This was the 7th Gasshuku in Koh – Samui, it is the ideal place for those people that live in cold climates, it is a chance to train hard and enjoy the warm Sun, Sea and Beaches with a Night life second to none, and guaranteed temperatures of 33°C +.
The training was for 7 days with 5 hours a day, 10 – 12.30 and 5 – 7.30pm. This gave students the opportunity to compromise and have time in the afternoon and the evening with their familys.
Morning training focused on endurance and resilience, with a diversity of impact work and resistance, the temperature in the Dojo would reach 32 – 34°C so water breaks were frequent. After training had finished everyone was invited to a healthy fruit lunch which consisted of Papaya Fruit, Yellow Watermelon, Dragon Fruit and Sweet Pineapple and ice cool water, this helped replenish those essential vitamins and minerals that the body uses during training in a hot climate.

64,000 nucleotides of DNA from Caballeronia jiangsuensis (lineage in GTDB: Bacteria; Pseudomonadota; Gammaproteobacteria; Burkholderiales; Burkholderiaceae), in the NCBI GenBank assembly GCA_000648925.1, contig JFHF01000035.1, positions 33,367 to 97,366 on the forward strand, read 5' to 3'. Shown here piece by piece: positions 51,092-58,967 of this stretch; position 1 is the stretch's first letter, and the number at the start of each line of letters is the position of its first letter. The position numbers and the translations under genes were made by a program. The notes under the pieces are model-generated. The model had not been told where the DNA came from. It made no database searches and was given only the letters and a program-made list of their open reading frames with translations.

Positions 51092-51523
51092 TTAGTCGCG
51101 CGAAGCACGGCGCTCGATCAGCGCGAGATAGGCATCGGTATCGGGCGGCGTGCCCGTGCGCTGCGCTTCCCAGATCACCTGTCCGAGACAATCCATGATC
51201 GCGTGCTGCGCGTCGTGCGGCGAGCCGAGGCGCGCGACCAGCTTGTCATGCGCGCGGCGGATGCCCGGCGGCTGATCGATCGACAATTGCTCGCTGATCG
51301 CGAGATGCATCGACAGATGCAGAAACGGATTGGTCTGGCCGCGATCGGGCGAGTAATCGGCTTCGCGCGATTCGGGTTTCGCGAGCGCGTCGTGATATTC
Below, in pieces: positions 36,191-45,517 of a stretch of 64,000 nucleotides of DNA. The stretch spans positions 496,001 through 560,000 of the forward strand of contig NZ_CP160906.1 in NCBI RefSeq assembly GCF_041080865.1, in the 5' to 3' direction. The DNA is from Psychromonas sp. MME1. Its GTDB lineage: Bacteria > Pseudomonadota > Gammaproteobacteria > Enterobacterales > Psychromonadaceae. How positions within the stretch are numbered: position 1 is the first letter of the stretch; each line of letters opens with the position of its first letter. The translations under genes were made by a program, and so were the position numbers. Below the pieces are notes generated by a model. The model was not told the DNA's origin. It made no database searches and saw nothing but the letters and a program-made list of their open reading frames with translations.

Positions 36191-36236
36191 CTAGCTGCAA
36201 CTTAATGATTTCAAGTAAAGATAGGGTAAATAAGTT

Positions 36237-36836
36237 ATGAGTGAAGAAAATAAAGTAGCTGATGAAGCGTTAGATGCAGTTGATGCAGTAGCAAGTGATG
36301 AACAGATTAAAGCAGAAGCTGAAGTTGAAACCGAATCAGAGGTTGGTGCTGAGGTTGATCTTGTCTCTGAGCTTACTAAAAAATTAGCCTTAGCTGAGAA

To enhance understanding about the body, there were readings on Physiology, Anatomy, Nutrition, Injury Prevention and History of Karate – Do.
Evening training focused on technical detail in the Goju Ryu curriculum, and one to one in Kata from Gekisai – Suparinpei, Sanchin, Sanchin Kotai and Tensho. People were saying that they lost 5 Kilo over the week.
But it was not all about Karate – Do, in the evening Koh Samui comes alive with many shops and small markets and Bars and Restaurants as far as the eye can see. Sea food caught that day is in abundance, which includes Tiger Prawns, Squid, Spider Crabs, Oysters, Lobster, Mussels and Cockles all cooked on a BBQ, and of course the meat, BBQ Spareribs, Steaks and Chicken and many different Curry’s.
That why I call it The Paradise Gasshuku, I would like to take this opportunity to thank all the people and staff for making this event a success and look forward to 2014 in Koh – Samui.
This is the 15th year that I have been teaching at the Institute of Traditional Karate – Do. In that time I have conducted twice yearly Black Belt Gradings and this time was one of the best, in terms of a true family feeling.